7 Responses to Review: Scales of Retribution by Cora Harrison

  1. Barbara says:

    I wonder if there really were women in such positions in that period? If so, it would seem they were quite forward thinking.


  2. Bernadette – This is one I will need to watch out for. I do enjoy historical crime fiction, and it sounds as though this one sheds a light on something I don’t know much about – the Ireland of King Henry VIII’s reign. Thanks for an excellent review of this. I like coming across new-to-me authors; who really have some talent always a nice discovery…


  3. Maxine says:

    Lovely review, Bernadette. I usually avoid historical novels as read too many of them when a teenager and nowadays find that the “history” tends to overwhelm the plot et al. The older the historical period, the more marked this effect I find. However, even though this is a 16C series I will perhaps give it a go, sounds good – thanks to Kathy also for the recommendation.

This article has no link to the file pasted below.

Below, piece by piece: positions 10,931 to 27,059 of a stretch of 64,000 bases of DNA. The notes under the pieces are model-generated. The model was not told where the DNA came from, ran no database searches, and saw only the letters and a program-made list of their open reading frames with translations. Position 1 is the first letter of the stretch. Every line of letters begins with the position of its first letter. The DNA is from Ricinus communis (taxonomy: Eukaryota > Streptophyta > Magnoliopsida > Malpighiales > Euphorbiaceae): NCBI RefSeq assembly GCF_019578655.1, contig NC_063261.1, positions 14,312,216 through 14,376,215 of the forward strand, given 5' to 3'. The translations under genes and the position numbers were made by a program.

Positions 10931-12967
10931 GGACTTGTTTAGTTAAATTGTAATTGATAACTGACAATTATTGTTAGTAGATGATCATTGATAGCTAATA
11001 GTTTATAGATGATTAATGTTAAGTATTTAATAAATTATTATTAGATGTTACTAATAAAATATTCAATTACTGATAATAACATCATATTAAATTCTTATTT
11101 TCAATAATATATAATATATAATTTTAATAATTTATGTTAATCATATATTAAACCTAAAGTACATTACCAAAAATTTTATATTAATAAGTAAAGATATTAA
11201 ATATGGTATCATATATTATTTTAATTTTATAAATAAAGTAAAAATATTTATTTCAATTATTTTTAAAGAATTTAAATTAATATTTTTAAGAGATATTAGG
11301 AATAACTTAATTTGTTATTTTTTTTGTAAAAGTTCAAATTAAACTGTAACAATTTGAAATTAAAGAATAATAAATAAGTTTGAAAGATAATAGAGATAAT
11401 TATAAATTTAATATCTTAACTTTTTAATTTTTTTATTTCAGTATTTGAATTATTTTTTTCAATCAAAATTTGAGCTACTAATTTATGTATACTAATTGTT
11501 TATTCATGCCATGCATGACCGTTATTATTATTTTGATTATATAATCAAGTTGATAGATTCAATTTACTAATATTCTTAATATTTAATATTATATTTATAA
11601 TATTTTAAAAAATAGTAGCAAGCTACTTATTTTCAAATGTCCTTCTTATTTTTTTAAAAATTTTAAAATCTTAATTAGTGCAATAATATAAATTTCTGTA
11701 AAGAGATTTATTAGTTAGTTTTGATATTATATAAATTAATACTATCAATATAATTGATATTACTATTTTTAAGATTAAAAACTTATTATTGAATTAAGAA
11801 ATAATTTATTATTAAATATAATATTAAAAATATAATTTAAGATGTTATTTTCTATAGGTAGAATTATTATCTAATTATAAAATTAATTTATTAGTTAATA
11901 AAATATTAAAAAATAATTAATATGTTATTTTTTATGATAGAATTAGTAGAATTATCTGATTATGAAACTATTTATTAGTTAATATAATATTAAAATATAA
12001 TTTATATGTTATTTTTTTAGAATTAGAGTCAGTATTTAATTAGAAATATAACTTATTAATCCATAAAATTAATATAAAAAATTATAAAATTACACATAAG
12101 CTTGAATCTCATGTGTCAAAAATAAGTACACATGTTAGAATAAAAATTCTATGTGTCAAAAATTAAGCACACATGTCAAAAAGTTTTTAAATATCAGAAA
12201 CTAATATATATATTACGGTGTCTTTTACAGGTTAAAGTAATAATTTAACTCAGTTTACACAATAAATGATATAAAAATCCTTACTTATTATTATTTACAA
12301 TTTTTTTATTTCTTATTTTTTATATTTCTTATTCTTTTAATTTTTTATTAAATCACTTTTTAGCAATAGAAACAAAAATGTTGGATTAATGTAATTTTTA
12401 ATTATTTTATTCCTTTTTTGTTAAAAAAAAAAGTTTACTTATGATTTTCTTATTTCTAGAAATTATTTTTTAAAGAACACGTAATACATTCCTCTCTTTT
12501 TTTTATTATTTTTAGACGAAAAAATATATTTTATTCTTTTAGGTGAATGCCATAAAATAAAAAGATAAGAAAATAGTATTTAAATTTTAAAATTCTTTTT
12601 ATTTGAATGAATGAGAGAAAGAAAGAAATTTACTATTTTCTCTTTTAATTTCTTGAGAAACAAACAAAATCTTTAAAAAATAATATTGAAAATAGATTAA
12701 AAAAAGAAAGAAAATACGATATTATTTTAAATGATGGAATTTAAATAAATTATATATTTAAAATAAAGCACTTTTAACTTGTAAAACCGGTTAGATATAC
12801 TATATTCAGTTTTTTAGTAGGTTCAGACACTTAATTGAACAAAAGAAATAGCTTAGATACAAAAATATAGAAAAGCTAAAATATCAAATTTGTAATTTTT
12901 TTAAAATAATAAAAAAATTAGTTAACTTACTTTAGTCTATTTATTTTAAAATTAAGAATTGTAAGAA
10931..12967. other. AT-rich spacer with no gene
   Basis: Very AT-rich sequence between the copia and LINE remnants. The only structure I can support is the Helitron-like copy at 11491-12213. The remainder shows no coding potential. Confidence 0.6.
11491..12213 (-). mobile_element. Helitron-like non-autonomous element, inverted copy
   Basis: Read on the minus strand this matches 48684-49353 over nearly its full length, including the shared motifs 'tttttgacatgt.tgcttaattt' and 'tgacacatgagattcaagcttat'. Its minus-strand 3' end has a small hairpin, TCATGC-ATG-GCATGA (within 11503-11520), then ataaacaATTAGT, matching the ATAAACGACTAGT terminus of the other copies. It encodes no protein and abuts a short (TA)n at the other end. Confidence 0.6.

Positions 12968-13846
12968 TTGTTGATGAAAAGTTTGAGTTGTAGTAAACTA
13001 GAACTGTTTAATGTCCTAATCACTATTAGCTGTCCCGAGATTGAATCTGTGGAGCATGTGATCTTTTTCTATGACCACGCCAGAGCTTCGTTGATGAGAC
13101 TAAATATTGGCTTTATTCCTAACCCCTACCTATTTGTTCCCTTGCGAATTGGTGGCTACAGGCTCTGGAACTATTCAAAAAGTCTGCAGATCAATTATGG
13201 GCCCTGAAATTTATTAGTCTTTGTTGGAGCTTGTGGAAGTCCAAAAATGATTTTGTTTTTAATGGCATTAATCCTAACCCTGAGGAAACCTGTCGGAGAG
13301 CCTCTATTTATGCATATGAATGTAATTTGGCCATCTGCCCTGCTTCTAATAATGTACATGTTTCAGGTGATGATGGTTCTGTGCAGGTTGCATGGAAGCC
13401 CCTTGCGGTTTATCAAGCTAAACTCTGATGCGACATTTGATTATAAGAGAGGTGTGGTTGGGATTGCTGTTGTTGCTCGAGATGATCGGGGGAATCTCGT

4. Kathy D. says:

    I am so glad to see that you liked this book, and hopefully, more of the series, too. I was fascinated reading about this period in Irish history, and the main character. I was very interested in the Irish laws vs. the British system of justice.
    In one of the books, Mara expresses outrage to a British merchant that Britain’s punishments, including for theft, were so very brutal. She replied that in Gael there were not even prisons!
    The blew me away.
    Hope you enjoy many more in this series, one which I should read more of, in respect to my Irish ancestors.